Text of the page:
Wednesday, June 6, 2007

Council Will Destroy Our Heritage

Some historical facts from the Mid Mountains Historical Society website.

In June 1896, a meeting was held at the residence of Mr. W. Newton that resulted in the formation of a Literary and Debating Society for the Village of Lawson with a membership of eight interested residents and no funds. The first meetings of the new society were held in the old Blue Mountain Inn which had been made available by Mr AW. Wilson. A small library was established and the society began to grow. When Mr. Wilson died a move was made to the 'Coffee Palace' in San Jose Avenue and a 3/4 size billiard table was purchased with assistance from Mr. J.H. Humbly, to attract young men to the society. It proved an instantaneous success and a permanent site was procured for the town through the efforts of the local Progress Committee.

A Mechanics Institution was first established in the Colony of NSW in 1823 under the patronage of the Governor, Sir Richard Bourke and under the direction of a Scottish Minister, Rev. Henry Carmichael. The objects of the institution were similar to those that had been established at the beginning of the 19th century in Scotland and England to provide for the diffusion of useful knowledge, and the awakening of a love of study by means of a library, news and reading rooms, lectures and classes for instruction accessible for the working classes.

From the 1850s
, Mechanic's Institutes spread quickly throughout the towns and cities of Australia through Government support in the provision of sites and some financial support. Sir Henry Parkes had had his early education in such an institution in Birmingham and supported the movement in NSW during his time as Premier of the State. By 1880 there were 76 Schools of Arts, Mechanics or Literary Institutes throughout the state offering a wide range of adult education. The Board of Technical education was established in 1883 to oversee adult and technical education and by 1914 was overseen by the Department of Education. Formalisation of technical education in NSW left local Mechanics Institutes free to pursue a wide variety of cultural and social activities within their communities.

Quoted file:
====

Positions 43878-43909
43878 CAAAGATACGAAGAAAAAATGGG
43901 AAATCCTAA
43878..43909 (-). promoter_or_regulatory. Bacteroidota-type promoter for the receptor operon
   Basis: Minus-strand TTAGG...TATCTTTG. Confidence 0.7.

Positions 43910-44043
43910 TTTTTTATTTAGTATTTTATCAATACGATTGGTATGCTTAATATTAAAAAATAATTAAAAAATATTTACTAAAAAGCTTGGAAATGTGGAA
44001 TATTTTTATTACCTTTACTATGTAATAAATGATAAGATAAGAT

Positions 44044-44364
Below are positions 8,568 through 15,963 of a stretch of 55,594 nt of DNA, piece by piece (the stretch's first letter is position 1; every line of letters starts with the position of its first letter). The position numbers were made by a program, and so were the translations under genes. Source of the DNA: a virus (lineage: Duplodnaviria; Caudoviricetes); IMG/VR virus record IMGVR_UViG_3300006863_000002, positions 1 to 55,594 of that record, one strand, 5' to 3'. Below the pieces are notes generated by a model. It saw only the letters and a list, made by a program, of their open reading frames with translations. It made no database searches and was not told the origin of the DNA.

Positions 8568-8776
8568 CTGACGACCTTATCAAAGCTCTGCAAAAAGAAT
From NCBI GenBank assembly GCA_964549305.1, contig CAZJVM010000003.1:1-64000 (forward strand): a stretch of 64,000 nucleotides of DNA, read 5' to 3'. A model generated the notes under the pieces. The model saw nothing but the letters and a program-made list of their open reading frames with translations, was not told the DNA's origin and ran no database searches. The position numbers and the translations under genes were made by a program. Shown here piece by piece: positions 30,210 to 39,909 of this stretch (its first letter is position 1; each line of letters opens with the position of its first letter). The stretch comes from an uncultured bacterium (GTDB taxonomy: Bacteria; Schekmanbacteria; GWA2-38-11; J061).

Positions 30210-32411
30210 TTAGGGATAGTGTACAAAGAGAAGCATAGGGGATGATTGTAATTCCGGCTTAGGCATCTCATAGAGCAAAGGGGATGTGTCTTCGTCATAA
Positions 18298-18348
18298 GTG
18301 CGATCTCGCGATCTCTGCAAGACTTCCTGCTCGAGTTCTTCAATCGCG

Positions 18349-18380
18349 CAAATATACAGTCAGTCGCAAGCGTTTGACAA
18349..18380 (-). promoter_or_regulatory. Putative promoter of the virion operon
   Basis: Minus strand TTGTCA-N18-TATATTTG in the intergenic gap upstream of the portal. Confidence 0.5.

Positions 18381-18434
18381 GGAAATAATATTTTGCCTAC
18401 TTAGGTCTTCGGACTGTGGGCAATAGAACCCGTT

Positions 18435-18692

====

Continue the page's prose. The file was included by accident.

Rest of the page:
In February 1899
, Lot 17 of Section 1 of the Village of Lawson was set aside and dedicated as the site for a Mechanics Institute and a small timber building was erected on the site by the fledgling Lawson Literary Society. The move to this building provided additional impetus for the institution, which was a focus for social activity in the village and within a short period a public meeting was held to support the formation of a Mechanic's Institute and the erection of a more imposing structure to house its functions. Fund raising activities proceeded with community functions and entertainments being held in the 'Coffee Palace Hall' in San Jose Avenue.